Some of you may have noticed pictures of plants growing in “self-watering” containers on our FB page. This is a condensed story of why and how we decided to go for self-watering rather than remote-watering containers for our smart gardening kit.
Our previous design had remote-watering: a container with motor housed inside it which would get activated and water the plant whenever you would tap a button from your mobile phone. We thought that was great. But feedback from some of our backers made us rethink.
Now in order to power the motor, we needed to have a wired container. But many backers told us that they did not have a power source in their balconies. We knew that an elegant solution would be one where plants can be placed where they get optimal sun, rather than where the socket was. For that our solution should be portable, i.e. run on batteries. But the motor was a power hungry component.
We searched for alternatives and found a mechanism called ‘self watering’, which is basically a neologism for capillary action watering in plants. Plants naturally draw in water from the ground by this mechanism. And unlike humans they aren’t greedy so they take in only as much as they need! That sounded awesome. If we could eliminate the motor, not only would we make our containers completely portable, but also more reliable (the fewer the components, especially moving parts, in a system, the less prone it is to breakdowns). We googled self watering containers designed on the same principle and found that many avid gardeners are using their own DIY versions across the world. Heck! The Africans/Chinese had been watering their plants with buried clay pots (Ollas) that retained water and released them slowly from the underground, 4000 years ago! That surely was promising, though we really needed to be sure if it would work out well for our context.
So we tried experimenting ourselves, with our first test batch of self-watering containers. The good news was that compared with surface watering (watering plants from the top), this was better as it obviated chances of superficial watering that does not reach roots + drastically reduced evaporation losses. However, a couple of plants later we realised that while plants do take in as much water as they need, if the growing medium has tendencies of retaining more water than the plant can really take, the roots may rot. So the next step was figuring an optimal growing medium — what proportion of soil, compost and peat to use?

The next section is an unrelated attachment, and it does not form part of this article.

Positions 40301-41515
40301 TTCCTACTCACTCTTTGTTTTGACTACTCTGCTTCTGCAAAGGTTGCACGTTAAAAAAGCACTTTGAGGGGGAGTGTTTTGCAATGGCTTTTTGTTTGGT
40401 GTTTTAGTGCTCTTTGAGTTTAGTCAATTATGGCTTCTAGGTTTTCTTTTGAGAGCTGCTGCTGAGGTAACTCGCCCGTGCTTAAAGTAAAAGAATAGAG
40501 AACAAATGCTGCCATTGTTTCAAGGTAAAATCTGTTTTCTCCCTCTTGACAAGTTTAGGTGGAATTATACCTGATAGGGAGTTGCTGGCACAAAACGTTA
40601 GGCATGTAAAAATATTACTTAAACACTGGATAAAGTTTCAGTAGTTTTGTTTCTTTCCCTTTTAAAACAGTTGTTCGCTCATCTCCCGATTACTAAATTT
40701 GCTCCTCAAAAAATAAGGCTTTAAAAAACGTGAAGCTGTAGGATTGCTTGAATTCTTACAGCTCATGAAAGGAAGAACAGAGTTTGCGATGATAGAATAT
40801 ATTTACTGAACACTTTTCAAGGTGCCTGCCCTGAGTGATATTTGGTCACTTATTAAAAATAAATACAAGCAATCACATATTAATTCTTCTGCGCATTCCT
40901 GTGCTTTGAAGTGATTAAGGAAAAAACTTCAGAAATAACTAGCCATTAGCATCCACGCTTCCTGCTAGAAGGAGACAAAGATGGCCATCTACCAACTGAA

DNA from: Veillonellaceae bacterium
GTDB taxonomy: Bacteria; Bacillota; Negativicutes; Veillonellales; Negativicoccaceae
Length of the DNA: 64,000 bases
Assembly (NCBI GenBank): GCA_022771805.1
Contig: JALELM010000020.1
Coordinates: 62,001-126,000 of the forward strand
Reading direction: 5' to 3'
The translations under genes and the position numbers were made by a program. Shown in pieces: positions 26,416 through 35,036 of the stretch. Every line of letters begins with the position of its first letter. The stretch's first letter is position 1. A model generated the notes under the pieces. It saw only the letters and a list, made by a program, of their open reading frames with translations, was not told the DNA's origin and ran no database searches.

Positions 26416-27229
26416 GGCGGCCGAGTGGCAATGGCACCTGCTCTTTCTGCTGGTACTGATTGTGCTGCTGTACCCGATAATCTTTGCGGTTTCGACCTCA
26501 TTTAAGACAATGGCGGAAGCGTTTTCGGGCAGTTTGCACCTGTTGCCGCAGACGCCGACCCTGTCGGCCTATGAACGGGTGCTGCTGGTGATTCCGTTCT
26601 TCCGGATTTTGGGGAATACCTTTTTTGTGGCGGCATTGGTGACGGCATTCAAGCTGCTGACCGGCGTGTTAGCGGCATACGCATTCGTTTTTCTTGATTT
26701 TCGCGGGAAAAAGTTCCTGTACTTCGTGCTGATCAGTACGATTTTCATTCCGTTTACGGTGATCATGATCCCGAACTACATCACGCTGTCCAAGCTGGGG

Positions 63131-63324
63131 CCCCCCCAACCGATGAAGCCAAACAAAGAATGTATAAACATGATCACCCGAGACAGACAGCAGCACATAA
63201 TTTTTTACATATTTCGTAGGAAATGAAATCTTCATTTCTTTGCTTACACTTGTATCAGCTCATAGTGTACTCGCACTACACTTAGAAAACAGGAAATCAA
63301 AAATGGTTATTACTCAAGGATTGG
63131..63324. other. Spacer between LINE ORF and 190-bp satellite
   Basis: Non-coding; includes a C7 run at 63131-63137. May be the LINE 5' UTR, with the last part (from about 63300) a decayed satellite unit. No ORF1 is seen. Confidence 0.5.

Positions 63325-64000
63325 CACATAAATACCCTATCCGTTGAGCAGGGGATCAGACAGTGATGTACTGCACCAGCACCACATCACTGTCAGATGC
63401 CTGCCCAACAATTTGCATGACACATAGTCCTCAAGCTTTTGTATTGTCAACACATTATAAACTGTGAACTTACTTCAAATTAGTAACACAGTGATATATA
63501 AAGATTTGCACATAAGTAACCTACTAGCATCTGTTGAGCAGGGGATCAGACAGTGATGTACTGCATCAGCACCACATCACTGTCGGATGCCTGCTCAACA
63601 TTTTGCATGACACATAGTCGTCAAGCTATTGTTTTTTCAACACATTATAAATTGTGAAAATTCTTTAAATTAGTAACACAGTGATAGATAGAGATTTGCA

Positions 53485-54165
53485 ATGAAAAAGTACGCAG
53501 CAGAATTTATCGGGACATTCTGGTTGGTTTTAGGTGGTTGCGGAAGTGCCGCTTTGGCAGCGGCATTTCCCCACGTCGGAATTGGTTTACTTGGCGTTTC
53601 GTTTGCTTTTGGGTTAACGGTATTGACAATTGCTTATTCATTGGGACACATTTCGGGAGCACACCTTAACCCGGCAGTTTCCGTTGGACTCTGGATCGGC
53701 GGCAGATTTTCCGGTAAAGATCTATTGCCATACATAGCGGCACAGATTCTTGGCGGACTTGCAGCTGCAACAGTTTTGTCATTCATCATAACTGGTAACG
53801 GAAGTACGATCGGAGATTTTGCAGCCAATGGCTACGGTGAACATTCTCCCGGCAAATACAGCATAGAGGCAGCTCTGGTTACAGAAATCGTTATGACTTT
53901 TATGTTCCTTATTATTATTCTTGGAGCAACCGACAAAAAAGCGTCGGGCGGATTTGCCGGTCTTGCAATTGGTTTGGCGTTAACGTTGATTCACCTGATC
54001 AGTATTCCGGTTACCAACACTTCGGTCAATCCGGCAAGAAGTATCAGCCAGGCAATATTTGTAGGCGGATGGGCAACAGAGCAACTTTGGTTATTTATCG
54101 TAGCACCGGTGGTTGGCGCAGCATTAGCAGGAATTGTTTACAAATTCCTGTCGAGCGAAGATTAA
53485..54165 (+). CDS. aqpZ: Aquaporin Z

We tried 2–3 compositions. Pro urban gardener Hariram finally came up with the right solution. He experimented with the growing medium. The Dill in the picture was a welcome proof that it was working well. We heaved a sigh of relief. It was working! He is currently trying some other compositions, the relentless learner/ experimenter that he is 🙂
We had solved a technical problem. But was this a good business decision? This was a classic “packaging vs content” dilemma.
From the “packaging” point of view, it no doubt looked attractive to have a product where you press a button in the US and it waters in India. It was sexy, even if inefficient. Much like that guy who dazzles everyone with a great presentation which has not much content!
But self-watering was clearly that guy who quietly does his job and does it better than those who make a noise. We decided to go for this quiet guy, the guy with “content”, inspired by Rashmi and Dinesh Korjan’s advice for our product journey, “When in doubt, do what in the long run is good for the users” 🙂